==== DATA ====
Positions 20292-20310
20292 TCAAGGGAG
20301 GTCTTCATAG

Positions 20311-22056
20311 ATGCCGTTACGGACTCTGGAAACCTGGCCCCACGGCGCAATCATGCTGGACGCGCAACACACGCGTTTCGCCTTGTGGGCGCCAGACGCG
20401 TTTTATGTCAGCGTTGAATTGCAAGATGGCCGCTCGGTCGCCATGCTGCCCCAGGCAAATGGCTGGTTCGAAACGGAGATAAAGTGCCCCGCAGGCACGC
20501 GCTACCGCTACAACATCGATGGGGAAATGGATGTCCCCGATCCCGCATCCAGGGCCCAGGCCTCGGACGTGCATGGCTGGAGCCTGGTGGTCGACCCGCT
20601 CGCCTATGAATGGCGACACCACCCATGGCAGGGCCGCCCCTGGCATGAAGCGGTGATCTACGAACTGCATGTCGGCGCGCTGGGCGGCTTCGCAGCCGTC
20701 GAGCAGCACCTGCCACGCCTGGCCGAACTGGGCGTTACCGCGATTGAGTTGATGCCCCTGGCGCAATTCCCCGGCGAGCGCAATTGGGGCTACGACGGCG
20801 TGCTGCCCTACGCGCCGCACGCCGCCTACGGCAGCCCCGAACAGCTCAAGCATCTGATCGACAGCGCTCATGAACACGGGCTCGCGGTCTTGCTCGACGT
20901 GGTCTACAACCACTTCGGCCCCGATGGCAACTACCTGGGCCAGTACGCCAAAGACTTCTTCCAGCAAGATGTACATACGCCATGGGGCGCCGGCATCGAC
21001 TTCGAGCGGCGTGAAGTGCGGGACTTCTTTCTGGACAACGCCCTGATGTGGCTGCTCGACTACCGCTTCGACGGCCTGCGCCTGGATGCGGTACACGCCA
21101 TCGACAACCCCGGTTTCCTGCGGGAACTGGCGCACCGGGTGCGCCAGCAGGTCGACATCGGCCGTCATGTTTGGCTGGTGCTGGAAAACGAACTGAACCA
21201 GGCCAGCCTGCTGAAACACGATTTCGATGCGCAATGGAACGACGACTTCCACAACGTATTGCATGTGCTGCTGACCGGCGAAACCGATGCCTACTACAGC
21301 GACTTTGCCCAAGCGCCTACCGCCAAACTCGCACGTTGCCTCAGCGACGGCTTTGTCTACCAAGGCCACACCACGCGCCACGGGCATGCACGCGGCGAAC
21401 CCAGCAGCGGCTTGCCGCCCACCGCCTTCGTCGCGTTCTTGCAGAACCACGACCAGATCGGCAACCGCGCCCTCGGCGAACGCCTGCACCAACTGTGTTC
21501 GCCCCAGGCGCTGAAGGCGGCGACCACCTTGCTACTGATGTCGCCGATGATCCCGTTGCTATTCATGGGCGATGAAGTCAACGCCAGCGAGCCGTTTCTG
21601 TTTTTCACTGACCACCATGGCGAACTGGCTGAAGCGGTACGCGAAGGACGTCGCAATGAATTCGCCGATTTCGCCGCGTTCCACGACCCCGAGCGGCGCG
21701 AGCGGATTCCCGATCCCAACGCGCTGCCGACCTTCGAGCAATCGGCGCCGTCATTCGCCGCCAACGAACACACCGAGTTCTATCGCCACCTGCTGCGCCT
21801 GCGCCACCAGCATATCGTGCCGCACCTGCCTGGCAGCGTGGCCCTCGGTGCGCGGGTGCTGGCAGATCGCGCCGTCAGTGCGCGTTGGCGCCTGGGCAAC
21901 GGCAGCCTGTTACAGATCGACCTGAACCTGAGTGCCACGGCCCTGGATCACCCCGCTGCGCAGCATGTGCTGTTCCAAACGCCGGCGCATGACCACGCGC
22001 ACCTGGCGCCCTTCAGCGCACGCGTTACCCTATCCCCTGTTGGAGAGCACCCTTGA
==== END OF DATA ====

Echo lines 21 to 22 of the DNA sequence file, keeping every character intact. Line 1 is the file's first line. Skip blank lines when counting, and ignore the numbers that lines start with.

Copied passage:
21901 GGCAGCCTGTTACAGATCGACCTGAACCTGAGTGCCACGGCCCTGGATCACCCCGCTGCGCAGCATGTGCTGTTCCAAACGCCGGCGCATGACCACGCGC
22001 ACCTGGCGCCCTTCAGCGCACGCGTTACCCTATCCCCTGTTGGAGAGCACCCTTGA